Refined carbohydrates and sugar: It is so easy to reach for packaged, sugary, baked goods when you are sleep deprived, but the issue with eating things like cakes, pastries, cookies and fried foods on a regular basis is that they are high in processed sugars and oils, and often contain little to no protein or nutritional value. This increases the risk of blood sugar imbalance, having low energy (after the initial speedy sugar rush), and also increases the risk of nipple thrush and mastitis due to sugar fuelling bacteria and suppressing the immune system.

Caffeine: I’m not here to tell you not to drink coffee, but it is important to remember that caffeine is a major stimulant, and for both baby and mum can affect stress response, sleep and mood. Caffeine also increases nutrient excretion from the body, so be mindful of this as it can exacerbate deficiencies. Relying on multiple cups of coffee to get you through the day can make things worse than they already are (hello crippling anxiety on top of exhaustion!), so always make sure that you eat a protein-rich breakfast before drinking your cup of coffee, stick to one shot per day, consider drinking decaf and look at lower-caffeine alternatives that won’t send your nervous system sky-high. Some options include green tea, matcha, cacao and herbal tea. For many of the mums I support - drinking coffee is more about the taste or the ritual of having a hot drink than the caffeine hit itself, so swap things up from time to time.

Gassy baby culprits: Some babies will show occasional signs of discomfort after a mother eats a certain type of food, whereas others will develop a series of symptoms that can indicate a true sensitivity or allergy. Foods that can increase gassiness in babies include unsoaked lentils and legumes, cruciferous vegetables (cabbage, broccoli, brussel sprouts), garlic, onion and spicy food, dairy and fibrous fruit. Some of the main allergens include soy, cow’s milk, egg, nuts and wheat, which often cause a number of symptoms including digestive upset, nappy rash and eczema amongst others. The quality and colour of your baby’s poo can indicate something isn’t sitting quite right, and if it contains mucous or blood, you should speak immediately with a trusted health practitioner.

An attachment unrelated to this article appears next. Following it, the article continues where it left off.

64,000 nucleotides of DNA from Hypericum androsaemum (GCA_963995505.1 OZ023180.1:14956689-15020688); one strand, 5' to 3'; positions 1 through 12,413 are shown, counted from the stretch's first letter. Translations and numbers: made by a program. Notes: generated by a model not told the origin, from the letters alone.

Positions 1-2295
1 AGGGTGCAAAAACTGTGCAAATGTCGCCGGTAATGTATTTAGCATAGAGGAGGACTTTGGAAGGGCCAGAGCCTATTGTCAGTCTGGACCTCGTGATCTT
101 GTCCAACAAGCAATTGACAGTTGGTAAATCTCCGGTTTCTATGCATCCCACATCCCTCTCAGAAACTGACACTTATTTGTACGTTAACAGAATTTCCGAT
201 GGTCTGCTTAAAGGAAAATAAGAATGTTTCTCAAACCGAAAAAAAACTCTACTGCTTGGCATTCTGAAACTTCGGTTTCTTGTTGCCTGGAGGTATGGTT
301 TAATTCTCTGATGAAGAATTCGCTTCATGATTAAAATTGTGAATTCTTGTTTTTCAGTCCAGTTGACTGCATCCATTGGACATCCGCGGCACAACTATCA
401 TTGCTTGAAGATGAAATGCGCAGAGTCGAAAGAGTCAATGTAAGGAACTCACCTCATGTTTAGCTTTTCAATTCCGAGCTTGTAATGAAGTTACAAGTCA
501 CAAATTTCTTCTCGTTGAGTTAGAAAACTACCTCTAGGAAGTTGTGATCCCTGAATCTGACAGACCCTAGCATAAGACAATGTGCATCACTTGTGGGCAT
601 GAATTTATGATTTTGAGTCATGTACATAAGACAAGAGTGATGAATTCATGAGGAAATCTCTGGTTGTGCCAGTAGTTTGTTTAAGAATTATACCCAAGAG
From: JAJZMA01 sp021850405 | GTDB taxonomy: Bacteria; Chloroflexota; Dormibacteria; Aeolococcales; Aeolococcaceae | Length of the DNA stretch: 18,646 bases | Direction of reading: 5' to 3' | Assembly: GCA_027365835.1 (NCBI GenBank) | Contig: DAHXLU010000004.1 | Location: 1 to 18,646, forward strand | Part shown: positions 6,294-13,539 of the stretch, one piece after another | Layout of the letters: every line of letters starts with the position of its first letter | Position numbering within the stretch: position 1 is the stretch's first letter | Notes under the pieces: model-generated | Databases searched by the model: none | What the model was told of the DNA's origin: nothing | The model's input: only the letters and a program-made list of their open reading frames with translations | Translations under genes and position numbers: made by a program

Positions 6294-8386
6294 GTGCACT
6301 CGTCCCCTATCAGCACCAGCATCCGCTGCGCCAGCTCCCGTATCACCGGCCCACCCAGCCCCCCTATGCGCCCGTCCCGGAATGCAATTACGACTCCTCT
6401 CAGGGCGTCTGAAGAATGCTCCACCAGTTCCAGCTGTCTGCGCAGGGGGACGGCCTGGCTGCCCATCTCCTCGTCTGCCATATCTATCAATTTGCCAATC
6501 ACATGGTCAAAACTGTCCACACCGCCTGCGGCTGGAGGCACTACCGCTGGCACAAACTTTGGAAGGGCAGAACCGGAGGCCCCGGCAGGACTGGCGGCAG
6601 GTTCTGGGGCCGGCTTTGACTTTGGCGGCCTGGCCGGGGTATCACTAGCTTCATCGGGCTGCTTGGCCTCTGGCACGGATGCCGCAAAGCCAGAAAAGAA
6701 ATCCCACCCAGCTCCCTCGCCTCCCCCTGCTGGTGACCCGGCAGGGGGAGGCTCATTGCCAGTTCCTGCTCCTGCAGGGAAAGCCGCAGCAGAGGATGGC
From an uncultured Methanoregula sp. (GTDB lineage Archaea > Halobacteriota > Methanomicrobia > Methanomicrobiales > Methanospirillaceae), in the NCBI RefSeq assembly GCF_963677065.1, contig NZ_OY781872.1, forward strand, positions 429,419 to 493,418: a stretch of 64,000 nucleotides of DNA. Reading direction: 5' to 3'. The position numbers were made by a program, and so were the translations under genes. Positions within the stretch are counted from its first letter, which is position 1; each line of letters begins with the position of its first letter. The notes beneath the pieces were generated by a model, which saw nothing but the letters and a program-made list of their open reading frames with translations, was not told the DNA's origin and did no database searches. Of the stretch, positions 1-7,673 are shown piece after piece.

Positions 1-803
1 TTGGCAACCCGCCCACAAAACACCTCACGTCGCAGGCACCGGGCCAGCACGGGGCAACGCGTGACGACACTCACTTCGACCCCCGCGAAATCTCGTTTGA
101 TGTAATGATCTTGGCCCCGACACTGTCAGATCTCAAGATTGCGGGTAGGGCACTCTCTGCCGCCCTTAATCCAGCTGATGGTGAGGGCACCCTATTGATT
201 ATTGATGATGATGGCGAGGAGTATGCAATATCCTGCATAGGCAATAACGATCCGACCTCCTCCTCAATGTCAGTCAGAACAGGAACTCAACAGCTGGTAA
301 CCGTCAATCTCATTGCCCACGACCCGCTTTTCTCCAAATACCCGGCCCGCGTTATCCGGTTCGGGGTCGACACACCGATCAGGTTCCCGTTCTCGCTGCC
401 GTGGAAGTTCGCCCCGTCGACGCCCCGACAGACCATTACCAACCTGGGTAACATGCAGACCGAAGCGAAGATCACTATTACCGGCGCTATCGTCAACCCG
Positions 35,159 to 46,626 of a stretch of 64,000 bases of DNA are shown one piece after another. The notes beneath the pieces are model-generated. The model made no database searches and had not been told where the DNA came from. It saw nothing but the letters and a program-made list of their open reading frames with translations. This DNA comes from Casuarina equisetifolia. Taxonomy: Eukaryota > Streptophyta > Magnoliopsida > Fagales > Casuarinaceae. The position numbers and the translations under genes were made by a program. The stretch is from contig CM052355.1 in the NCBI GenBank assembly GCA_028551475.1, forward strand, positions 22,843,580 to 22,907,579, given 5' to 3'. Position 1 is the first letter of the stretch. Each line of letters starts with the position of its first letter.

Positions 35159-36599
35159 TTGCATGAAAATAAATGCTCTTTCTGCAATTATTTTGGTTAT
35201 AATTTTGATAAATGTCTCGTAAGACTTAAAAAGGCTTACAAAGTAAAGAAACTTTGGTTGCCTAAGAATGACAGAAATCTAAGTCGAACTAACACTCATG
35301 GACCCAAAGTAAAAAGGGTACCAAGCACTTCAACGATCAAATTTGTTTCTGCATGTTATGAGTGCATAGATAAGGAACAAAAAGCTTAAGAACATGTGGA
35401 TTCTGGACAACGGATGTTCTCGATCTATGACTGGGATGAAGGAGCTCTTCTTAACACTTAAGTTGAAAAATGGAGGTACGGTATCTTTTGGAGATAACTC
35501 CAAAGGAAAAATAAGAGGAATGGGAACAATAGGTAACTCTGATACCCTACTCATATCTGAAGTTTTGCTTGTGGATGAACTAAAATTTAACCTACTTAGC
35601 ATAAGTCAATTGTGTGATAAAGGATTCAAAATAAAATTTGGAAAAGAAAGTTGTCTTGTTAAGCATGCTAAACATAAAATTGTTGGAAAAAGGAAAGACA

Alcohol: I can’t not mention this one, because it causes mothers SO much stress on their breastfeeding journey. Having an occasional glass of wine or gin and tonic while breastfeeding is considered safe - in fact a recent Australian study confirmed that there are no known adverse effects in babies under 12 months exposed to low levels of alcohol via breast milk. Caveats to this are that alcohol can make you tipsy, which can reduce your ability to respond in a timely manner to your baby’s needs. No parent should ever co-sleep if they have drunk alcohol (this is unsafe practice which could cause risk to your baby), and alcohol inhibits your ability to absorb nutrients - which can undo a lot of good work done with diet and supplements, or exacerbate postnatal depletion. Most importantly, if you are drinking alcohol to cope, I highly recommend reaching out to someone you trust, as this can indicate that you need more support and community help.